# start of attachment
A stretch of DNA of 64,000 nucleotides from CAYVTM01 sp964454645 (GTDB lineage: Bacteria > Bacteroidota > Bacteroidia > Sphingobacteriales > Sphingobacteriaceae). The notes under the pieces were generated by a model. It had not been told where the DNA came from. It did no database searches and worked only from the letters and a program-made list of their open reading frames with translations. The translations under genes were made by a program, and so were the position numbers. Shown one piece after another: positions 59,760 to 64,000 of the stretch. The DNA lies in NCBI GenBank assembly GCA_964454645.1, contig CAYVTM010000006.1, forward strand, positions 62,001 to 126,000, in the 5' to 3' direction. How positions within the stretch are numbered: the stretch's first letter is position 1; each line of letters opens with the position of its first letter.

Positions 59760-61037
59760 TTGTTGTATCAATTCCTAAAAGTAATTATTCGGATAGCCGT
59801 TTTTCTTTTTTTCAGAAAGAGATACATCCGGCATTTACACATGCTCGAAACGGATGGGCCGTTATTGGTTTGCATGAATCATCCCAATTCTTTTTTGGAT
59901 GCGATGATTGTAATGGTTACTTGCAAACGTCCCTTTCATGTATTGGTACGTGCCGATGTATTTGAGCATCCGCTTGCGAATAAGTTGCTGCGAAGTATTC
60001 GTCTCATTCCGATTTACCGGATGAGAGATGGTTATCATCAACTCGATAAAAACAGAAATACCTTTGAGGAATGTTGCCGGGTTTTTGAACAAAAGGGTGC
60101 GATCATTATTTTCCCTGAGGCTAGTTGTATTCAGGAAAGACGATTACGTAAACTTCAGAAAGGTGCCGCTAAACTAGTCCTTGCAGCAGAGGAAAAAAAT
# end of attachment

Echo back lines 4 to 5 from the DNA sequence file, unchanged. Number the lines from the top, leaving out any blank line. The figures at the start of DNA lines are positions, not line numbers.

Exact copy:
59801 TTTTCTTTTTTTCAGAAAGAGATACATCCGGCATTTACACATGCTCGAAACGGATGGGCCGTTATTGGTTTGCATGAATCATCCCAATTCTTTTTTGGAT
59901 GCGATGATTGTAATGGTTACTTGCAAACGTCCCTTTCATGTATTGGTACGTGCCGATGTATTTGAGCATCCGCTTGCGAATAAGTTGCTGCGAAGTATTC